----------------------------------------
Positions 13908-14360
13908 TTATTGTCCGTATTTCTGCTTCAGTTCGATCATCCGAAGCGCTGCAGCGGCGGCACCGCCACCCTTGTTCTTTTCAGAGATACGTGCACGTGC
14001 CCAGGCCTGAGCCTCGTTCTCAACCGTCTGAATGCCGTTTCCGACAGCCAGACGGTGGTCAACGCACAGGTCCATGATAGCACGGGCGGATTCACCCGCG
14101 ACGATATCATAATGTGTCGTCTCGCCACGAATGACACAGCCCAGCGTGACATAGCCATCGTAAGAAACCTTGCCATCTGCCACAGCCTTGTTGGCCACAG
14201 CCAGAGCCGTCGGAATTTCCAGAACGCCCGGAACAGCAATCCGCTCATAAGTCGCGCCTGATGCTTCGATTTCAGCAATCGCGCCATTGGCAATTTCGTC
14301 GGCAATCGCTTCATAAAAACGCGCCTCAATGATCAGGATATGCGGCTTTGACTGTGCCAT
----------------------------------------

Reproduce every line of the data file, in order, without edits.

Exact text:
Positions 13908-14360
13908 TTATTGTCCGTATTTCTGCTTCAGTTCGATCATCCGAAGCGCTGCAGCGGCGGCACCGCCACCCTTGTTCTTTTCAGAGATACGTGCACGTGC
14001 CCAGGCCTGAGCCTCGTTCTCAACCGTCTGAATGCCGTTTCCGACAGCCAGACGGTGGTCAACGCACAGGTCCATGATAGCACGGGCGGATTCACCCGCG
14101 ACGATATCATAATGTGTCGTCTCGCCACGAATGACACAGCCCAGCGTGACATAGCCATCGTAAGAAACCTTGCCATCTGCCACAGCCTTGTTGGCCACAG
14201 CCAGAGCCGTCGGAATTTCCAGAACGCCCGGAACAGCAATCCGCTCATAAGTCGCGCCTGATGCTTCGATTTCAGCAATCGCGCCATTGGCAATTTCGTC
14301 GGCAATCGCTTCATAAAAACGCGCCTCAATGATCAGGATATGCGGCTTTGACTGTGCCAT